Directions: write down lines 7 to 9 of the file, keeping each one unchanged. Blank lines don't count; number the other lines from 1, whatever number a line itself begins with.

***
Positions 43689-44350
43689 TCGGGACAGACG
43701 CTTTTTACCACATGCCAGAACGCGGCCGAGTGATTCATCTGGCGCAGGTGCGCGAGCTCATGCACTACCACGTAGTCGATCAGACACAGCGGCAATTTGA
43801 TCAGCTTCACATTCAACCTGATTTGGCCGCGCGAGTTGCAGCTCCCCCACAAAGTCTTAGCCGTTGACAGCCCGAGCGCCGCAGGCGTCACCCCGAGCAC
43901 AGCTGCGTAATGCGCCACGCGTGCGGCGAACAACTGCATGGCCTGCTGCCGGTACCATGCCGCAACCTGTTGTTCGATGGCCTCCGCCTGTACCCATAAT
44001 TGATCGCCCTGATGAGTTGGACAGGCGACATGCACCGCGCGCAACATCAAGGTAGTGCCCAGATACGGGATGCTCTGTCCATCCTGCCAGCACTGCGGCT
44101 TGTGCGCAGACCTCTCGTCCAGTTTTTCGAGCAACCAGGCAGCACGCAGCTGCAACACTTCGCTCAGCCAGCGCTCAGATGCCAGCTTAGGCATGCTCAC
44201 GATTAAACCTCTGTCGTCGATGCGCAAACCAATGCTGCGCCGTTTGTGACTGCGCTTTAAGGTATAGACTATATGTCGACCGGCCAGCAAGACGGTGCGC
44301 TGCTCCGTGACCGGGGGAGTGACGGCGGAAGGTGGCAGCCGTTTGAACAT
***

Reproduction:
44101 TGTGCGCAGACCTCTCGTCCAGTTTTTCGAGCAACCAGGCAGCACGCAGCTGCAACACTTCGCTCAGCCAGCGCTCAGATGCCAGCTTAGGCATGCTCAC
44201 GATTAAACCTCTGTCGTCGATGCGCAAACCAATGCTGCGCCGTTTGTGACTGCGCTTTAAGGTATAGACTATATGTCGACCGGCCAGCAAGACGGTGCGC
44301 TGCTCCGTGACCGGGGGAGTGACGGCGGAAGGTGGCAGCCGTTTGAACAT